Judas is Me

Judas is Me

Judas Full of Questions

Judas

Full of Questions

Wanting to Keep the Peace

Judas

Full of Questions

A God?

A Man?

Like Me?

Judas

Full of Questions

Status Quo Keeper

Not a Big Dreamer

Judas

Full of Questions

Money Over Life

Sold Out Love for a Price

Judas

Full of Questions

Simply Could Not See

Judas

Full of Questions

Too Often is Me

Judas

I find myself thinking a lot about the biblical bad guys of the Easter season lately. Judas in particular comes to my mind as we approach Good Friday. He’s bad guy number one by most accounts, right? Well, this may be shocking for some people to read but I think Judas gets a bad rap.

Does he sell out Jesus? Sure. There were many who quickly turned on Jesus in the week since Palm Sunday. There were certainly no more jubilant crowds showing “Hosanna!” Judas was one of many. But, there’s more.

Judas thought Jesus was a good teacher. He did follow Jesus after all. He wanted to give money to the poor too. It’s not likely Judas didn’t do any good during his time. So, he kept a little back. Jesus tells a rich man to sell all his possessions and give the money to the poor. He couldn’t do it. (Luke 18:22-23) Could I? Could you?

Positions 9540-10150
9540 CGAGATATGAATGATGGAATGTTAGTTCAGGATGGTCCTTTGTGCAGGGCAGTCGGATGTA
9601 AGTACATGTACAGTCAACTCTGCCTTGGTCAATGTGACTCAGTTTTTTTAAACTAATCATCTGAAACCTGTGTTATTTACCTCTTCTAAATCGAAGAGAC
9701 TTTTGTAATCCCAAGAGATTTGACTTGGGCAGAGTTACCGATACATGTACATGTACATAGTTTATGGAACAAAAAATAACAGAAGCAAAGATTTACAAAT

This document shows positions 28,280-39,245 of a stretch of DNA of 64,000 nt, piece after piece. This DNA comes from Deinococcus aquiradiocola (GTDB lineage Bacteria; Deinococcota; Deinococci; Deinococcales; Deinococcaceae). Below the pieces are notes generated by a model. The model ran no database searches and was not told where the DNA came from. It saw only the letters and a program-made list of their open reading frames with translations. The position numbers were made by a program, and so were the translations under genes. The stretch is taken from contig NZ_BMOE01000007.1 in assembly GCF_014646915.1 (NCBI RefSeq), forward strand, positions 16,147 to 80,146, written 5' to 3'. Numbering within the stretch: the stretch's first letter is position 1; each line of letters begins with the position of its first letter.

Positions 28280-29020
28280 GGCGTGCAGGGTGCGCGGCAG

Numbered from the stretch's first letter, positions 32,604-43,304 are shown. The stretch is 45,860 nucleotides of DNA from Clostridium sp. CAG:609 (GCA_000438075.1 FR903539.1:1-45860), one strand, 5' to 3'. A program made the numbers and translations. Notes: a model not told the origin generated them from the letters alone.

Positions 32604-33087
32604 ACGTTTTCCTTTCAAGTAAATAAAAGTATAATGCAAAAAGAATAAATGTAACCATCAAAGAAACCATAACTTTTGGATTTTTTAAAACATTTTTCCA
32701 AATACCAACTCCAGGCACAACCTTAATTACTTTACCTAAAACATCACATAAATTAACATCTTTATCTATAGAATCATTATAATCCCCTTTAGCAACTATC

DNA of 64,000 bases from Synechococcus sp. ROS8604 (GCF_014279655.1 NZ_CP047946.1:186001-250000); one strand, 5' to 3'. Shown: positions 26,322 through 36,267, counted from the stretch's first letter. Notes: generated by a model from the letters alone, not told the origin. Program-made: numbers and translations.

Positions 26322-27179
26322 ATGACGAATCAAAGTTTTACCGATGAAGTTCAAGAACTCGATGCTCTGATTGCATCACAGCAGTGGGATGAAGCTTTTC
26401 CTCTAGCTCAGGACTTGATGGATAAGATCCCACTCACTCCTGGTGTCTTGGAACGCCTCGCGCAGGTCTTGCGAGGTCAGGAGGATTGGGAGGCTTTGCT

Most importantly, however, Judas wanted to live. The Roman army was in town to keep the peace by any means necessary. Judas knew if Jesus, and the crowds surrounding him, got too loud that’s when they would all parish. No questions asked.

The Pharisees, read the most religious of the day, worried the same thing. Jesus of course replied to their pleas that even if the crowds went silent, the stones would cry out. (Luke 19:40) Judas knew this. Something had to give.

And, I wonder, “How many times do I try to tame the words of Jesus to fit what is comfortable for me?” If I was following somebody not knowing where it was leading would I put my life on the line? I have the benefit of seeing the biblical playbook and I still admit to not following as closely as I’m asked. So, if you’ve ever felt less than secure in your faith walk, you’re not alone. It’s not easy!

Let’s just not be too hard on poor Judas. My guess is he just fell into the “Good Moral Teacher” camp. There are many people there. I actually feel kind of bad for him. His story doesn’t end well no matter which biblical narrative you read.

The question is not how much am I like Judas, ultimately, anyway. The question is how much am I willing to be different? Will I follow Jesus even when doing so is uncomfortable? Will you?

It’s a question we must all answer for ourselves daily.

Ask yourself,

  1. In what way can I step just a little bit beyond my comfort zone for the cause of love?
  2. How can I grow in community with others building on our shared commitment to love?

Even if not always easily answered, it’s questions like this that move us forward; individually and together.

So, be kind to yourself. …And to poor Judas too…

Wherever you are, please join me as we begin this part of our journey together and remember, in the realm of justice and love, “Love accepts you, no exceptions.”

Peace Love and Acceptance